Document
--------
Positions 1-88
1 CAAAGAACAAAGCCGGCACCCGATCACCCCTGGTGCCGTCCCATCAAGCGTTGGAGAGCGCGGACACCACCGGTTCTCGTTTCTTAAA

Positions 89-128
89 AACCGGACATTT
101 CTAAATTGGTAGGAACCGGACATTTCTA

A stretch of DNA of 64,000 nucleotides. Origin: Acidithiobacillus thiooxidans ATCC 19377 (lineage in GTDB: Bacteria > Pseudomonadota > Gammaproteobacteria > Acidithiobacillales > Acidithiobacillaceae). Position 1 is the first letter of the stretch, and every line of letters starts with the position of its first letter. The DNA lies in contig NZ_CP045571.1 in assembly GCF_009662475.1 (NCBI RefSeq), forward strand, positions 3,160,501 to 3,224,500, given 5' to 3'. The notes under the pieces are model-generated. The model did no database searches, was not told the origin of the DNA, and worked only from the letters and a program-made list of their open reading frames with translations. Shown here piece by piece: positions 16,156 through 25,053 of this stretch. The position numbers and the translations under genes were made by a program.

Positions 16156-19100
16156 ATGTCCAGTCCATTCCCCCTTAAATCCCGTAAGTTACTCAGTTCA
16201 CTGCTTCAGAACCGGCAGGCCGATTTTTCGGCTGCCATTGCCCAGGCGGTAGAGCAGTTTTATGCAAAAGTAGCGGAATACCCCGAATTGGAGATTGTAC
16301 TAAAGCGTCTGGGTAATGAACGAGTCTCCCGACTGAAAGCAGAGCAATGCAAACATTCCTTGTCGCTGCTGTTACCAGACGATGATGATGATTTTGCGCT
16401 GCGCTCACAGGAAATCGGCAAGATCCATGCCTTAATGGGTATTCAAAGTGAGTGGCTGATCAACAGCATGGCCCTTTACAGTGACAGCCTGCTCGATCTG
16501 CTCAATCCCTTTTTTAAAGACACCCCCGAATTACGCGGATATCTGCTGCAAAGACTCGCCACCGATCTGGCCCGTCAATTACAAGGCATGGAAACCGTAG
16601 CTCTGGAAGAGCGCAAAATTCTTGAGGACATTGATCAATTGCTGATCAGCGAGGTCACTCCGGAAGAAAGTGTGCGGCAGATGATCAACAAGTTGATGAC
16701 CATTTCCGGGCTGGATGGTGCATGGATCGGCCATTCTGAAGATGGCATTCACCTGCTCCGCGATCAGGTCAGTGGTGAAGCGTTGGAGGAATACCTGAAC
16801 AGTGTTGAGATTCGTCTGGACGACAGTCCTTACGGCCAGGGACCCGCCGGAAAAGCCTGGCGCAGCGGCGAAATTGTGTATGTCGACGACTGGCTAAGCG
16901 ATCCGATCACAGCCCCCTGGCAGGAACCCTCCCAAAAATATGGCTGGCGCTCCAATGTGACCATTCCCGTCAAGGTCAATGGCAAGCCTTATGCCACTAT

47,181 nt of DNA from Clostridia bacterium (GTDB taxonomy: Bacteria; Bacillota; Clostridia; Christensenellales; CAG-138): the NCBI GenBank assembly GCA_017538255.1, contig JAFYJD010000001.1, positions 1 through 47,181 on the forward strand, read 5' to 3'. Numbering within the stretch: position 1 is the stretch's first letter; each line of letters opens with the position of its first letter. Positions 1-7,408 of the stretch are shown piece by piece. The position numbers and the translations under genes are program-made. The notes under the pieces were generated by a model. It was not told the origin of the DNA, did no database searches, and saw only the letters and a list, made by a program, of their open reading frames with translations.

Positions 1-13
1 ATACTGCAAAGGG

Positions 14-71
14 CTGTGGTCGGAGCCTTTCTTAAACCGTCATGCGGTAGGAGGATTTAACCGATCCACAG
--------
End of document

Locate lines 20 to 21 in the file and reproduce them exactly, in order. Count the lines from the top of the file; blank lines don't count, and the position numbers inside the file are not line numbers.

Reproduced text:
Positions 14-71
14 CTGTGGTCGGAGCCTTTCTTAAACCGTCATGCGGTAGGAGGATTTAACCGATCCACAG